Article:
Top o' Selside - Route One

 

Start - High Nibthwaite SD 294 896 Distance - 4 miles Ascent - 1,110 feet Time - 2 hours : 40 minutes


 

 

The hamlet of High Nibthwaite on the east side of Coniston Water is the starting point for this walk
A short lane which starts from the telephone box leads up to a gate which gives access to the open fellside, this is the start of the old Parkamoor road
The path to High Bethecar turns off to the right from the information board
Looking back to High Nibthwaite from the start of the path to High Bethecar
The summit of Brock Barrow soon comes into view
Looking back to Beacon Fell above the foot of Coniston Water
Looking across the Crake Valley to Kirkby Moor and Great Burney with Allan Tarn in the right foreground
Brock Barrow is AW's "nameless summit" and he climbed it by the steep gully which rises right to left through the broken crags, an arduous ascent!
It is much easier to continue on the gentler path to High Bethecar and climb Brock Barrow from the rear
Looking back, Buck Barrow and Whit Fell appear on the horizon over the col between Wool Knott and Beacon Fell
Looking back to Great Burney and Blawith Knott with Black Combe on the right skyline
Where the High Bethecar begins to descend towards Caws Beck, another path turns off it and begins to climb the southern slopes of Brock Barrow
The path passes through a gap in the wall which almost encircles the summit of Brock Barrow
Black Combe over Blawith Knott from the climb to the summit of Brock Barrow
The summit cairn on Brock Barrow comes into view
The Coniston fells from the summit of Brock Barrow
The foot of Coniston Water from the summit of Brock Barrow
The middle reaches of Coniston Water from the summit of Brock Barrow
Allan Tarn from the cairn on Brock Barrow
The path continues on northwards towards a second cairn which is an even better viewpoint.
Approaching the second cairn which is set on a prominent knoll above a ruin
The next objective, the summit of Low Light Haw, from the ruin below the second cairn
The head of Coniston Water from the second cairn
The Dunnerdale fells, Caw and White Maiden
Looking back to the main cairn on Brock Barrow from the second cairn
Allan Tarn from the second cairn
The path to Low Light Haw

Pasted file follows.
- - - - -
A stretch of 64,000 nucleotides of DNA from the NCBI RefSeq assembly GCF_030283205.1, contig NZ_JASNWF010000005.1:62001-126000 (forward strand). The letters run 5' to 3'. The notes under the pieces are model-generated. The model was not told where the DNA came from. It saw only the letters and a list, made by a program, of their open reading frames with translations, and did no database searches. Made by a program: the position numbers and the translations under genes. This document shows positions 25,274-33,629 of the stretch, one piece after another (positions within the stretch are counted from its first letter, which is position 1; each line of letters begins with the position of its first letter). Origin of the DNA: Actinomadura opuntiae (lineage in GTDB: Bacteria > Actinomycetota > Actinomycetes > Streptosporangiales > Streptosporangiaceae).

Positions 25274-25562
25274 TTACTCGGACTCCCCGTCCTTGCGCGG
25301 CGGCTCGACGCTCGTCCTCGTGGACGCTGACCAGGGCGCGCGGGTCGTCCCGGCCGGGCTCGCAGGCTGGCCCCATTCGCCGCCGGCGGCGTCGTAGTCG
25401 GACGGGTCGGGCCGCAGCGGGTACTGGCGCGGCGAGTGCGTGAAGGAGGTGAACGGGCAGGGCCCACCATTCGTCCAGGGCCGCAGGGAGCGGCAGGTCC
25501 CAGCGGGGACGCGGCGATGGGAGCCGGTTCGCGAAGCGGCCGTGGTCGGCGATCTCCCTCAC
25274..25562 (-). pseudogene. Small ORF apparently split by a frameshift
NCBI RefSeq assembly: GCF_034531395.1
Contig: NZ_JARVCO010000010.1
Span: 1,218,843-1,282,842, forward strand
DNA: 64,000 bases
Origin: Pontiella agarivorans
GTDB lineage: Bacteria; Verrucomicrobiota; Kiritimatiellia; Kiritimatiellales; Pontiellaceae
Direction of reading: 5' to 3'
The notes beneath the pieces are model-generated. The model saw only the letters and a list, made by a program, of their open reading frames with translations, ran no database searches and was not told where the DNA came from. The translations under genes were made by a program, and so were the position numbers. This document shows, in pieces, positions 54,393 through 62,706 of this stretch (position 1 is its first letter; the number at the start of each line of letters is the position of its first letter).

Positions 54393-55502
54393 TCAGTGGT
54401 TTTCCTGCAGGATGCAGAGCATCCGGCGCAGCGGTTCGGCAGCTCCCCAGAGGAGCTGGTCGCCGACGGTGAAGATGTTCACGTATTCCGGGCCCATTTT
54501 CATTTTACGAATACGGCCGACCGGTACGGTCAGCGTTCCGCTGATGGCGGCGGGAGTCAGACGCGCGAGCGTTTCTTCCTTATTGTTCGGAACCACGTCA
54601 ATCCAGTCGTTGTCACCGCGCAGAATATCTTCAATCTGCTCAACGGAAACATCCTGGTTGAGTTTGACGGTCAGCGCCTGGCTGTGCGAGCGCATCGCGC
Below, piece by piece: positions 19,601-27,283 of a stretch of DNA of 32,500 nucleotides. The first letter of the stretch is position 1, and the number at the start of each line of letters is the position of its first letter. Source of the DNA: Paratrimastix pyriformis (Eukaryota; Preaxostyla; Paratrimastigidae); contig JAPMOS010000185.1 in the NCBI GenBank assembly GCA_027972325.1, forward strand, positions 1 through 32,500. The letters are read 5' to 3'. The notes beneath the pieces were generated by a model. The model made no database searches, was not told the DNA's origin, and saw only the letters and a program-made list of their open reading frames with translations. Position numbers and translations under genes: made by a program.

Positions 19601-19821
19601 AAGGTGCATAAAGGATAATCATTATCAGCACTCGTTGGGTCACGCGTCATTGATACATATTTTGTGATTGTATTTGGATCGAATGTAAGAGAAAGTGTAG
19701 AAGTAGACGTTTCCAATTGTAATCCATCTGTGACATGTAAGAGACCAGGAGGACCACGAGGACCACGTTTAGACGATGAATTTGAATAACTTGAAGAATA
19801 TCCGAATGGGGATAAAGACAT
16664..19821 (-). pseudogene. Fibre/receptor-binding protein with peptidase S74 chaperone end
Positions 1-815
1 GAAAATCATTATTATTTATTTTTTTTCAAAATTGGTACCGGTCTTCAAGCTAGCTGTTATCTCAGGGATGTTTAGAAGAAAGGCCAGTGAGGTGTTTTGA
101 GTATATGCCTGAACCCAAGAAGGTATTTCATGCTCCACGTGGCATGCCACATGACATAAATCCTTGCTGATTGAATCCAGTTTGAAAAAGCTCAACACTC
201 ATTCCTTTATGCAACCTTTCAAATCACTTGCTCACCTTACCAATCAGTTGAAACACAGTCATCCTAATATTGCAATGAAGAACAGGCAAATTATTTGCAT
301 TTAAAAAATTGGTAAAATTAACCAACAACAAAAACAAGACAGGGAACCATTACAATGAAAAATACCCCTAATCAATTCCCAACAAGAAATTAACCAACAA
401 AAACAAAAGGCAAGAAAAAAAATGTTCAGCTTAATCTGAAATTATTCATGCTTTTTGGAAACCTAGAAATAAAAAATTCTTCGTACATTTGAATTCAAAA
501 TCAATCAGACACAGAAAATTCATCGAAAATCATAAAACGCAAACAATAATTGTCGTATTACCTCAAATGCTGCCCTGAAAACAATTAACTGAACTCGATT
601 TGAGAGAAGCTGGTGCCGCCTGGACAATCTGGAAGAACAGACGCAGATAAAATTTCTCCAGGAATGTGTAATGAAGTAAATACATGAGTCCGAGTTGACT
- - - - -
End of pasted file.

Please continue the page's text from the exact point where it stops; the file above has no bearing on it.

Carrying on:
Looking over to Top o' Selside from the path to Low Light Haw
The summit cairn on Low Light Haw looking towards Arnsbarrow Hill
The Coniston Fells from the summit of Low Light Haw
Looking back to Brock Barrow from the summit of Low Light Haw
Looking south to the Leven Estuary
The next objective is High Light Haw seen here in the left middle distance between the summits of Top o' Selside and Arnsbarrow Hill
The summit cairn on High Light Haw
Looking back to Low Light Haw from the summit of High Light Haw
Coniston Water from the summit of High Light Haw
Top o' Selside from High Light Haw
Descending High Light Haw towards the old quarry
The Coniston fells from the old quarry on Bethecar Moor
Top o' Selside from Bethecar Moor
As AW pointed out, the approach to Top o' Selside over Bethecar Moor is "two miles of wilderness gymnastics in a tangle of bracken and heather"
Arnsbarrow Tarn from the slopes of Top o' Selside
The summit cairn on Top o' Selside comes into view
Arnsbarrow Tarn from the summit of Top o' Selside
The Coniston fells from the summit of Top o' Selside
Wetherlam, Helvellyn, Fairfield, Hart Crag and Dove Crag, with a distant Blencathra left of centre
The far eastern fells on the right over the Grizedale Forest.  The rock peak in the trees is Carron Crag, another of AW's Outlying Fells
Caw and White Maiden from the summit of Top o' Selside
This path leads down the western slopes of Top o' Selside and joins the Parkamoor Road where a left turn takes you back to High Nibthwaite
The head of Coniston Water from the Parkamoor Road

 

 

 

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